Trinity High School cornerback T.J. Griffin had a nagging feeling all day long Oct. 19 of 1990. “Something just didn’t feel right,” he recalls.
His Trojan team was ahead and had just scored. But as he lined up for the kick, 30 seconds before halftime, he looked downfield at the Grapevine High player he would tackle, and a dark premonition brushed across his consciousness.
“Before I hit him, I just knew something was gonna go wrong,” Griffin remembers, and, indeed, as the two young bodies collided, he heard a loud “crack” and dropped to the ground — “like a noodle,” he says. “I didn’t feel anything. My body just went limp.” After 22 years, he still remembers the time. “It was 8:34 p.m.”
He had dislocated his fourth and fifth vertebrae and pinched his spinal cord. The handsome and popular 18-year-old athlete was now a quadriplegic, and facing a very different life – one of dependence. But not completely. And not for long. “The first five or six days I was in denial,” he said. “I knew I had to stop thinking about walking. It would drive me crazy. That was too far off. So I set short term goals.”
His first goal was to be able to feed himself before Christmas. Two days before Dec. 25, he could. After his surgery, he faced five months of therapy, confronted with new challenges of breathing, bowel and skin care and more.
“My father buried himself in learning all things handicapped,” Griffin says, and his brother, sister and many friends learned CPR and the bowel program so they could take him out on weekends.
Many in the community also pitched in, expanding his parents’ garage to living quarters for him. “I even have a hot tub with a lift,” he boasts.
Perhaps remarkably, Griffin’s sense of humor has sustained him since the night of the injury. Lying on the emergency room table, wearing only his football helmet, he joked with the nurse, “You gotta admit I look pretty sexy right now.”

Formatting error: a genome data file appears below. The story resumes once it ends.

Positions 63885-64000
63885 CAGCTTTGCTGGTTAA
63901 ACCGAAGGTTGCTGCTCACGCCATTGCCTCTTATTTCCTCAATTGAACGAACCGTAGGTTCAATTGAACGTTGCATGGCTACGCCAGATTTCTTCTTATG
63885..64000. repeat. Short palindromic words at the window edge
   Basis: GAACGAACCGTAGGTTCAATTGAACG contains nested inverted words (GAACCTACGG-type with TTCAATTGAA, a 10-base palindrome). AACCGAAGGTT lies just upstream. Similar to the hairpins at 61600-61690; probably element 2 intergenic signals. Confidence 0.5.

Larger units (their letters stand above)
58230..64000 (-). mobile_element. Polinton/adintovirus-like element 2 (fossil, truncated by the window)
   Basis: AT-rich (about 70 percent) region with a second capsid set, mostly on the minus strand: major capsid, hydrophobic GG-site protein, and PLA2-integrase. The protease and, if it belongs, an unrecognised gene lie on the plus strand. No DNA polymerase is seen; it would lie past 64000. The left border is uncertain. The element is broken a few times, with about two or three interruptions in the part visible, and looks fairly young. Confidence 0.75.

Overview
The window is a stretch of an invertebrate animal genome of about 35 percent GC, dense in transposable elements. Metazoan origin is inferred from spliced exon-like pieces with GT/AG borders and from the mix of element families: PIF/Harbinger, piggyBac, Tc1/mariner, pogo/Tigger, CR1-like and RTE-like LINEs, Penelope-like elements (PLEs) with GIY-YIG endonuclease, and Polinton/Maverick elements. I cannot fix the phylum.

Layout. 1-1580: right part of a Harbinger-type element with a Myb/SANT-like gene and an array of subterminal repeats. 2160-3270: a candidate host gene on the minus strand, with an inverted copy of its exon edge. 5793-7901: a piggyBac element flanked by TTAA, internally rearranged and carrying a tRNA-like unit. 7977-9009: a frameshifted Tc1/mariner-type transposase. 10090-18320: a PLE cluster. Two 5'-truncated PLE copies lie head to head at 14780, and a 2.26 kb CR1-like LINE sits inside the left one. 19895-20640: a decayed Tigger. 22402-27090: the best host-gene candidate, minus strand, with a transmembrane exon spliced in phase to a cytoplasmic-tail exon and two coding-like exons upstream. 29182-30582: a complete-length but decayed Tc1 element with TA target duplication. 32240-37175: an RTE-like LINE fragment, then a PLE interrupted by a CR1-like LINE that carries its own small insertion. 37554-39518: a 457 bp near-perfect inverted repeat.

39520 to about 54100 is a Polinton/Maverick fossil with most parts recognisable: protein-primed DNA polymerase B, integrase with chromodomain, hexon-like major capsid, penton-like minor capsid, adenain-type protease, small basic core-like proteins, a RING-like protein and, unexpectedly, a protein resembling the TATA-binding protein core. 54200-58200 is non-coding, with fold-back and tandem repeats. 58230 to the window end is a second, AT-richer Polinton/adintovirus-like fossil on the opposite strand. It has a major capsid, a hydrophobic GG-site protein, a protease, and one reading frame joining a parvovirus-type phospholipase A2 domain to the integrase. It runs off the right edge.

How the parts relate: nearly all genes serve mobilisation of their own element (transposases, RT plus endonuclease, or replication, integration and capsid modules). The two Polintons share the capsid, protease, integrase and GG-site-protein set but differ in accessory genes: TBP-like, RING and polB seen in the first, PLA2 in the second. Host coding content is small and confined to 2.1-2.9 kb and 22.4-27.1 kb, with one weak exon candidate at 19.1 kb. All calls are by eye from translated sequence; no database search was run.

He graduated, on schedule, and attended Tarrant County College and UTA, where he earned a bachelor’s degree in speech/communication. His biggest goal was to learn to drive and although it took him two years, he did it and now drives his own van.
From the beginning, though, Griffin said his biggest concern – the one that tested his resilience — was who would take care of him and his new needs in the long run.
“I used to worry all the time about how to find an attendant, how will I pay one and what if I can’t pay? Family and friends love you and will do for you no matter what, but some of the things they have to do are hard.”
But during his months in rehab, he ran into Craig, who he had met briefly at a party long before his injury. Craig was in rehab after a diving accident left him paralyzed. It was a meeting that would alleviate his concerns about care.
“He told me Helping Restore Ability was so much better than the other organizations he had used for care, ” Craig said. ” He said they understand your particular situation and let you choose your own attendant, even a family member.”
“That’s all I needed to hear!” Griffin said. His younger brother Tony had been his attendant, but thanks to Helping Restore Ability he could actually now be paid for his help. “Tony needed money for school so I knew it would help him,” Griffin said. His brother was
his first attendant and then a couple of friends took over.
“Helping Restore Ability could get me an attendant,” Griffin explains, “but I was lucky that I found my own. And being able to say ‘I can pay you’ makes a big difference.
“Honestly, the agency has been my life saver. It has made my transition so great. They are also better about staying on top of your needs and paperwork than you are, and are in constant contact — but not in an annoying way. That’s why anytime Helping Restore Ability needs anything from me, I’m here for them.”
Griffin was recently hired as regional director for the prestigious Christopher and Dana Reeve Foundation Peer Mentor program, but says he will continue to assist Lift-Aids Inc., an automotive adaptive equipment dealer and accessibility lift provider that he has been
helping with its marketing efforts.
But he spends most of his time outside the office, volunteering at the exercise facility run by the Neurofitness Foundation that specializes in helping people with neurological challenges continue improving and staying fit — long after their insurances stops
paying. It provides a free place they can come for exercise and conditioning.
He is president of the foundation’s board and proudly advises that since taking on the responsibility the fund-raising and membership has grown substantially.
“The only thing different about me is I sit down and get better parking places,” Griffin quips, but he’s making an impact in his community and Helping Restore Ability is proud to be able to help him continue to do so.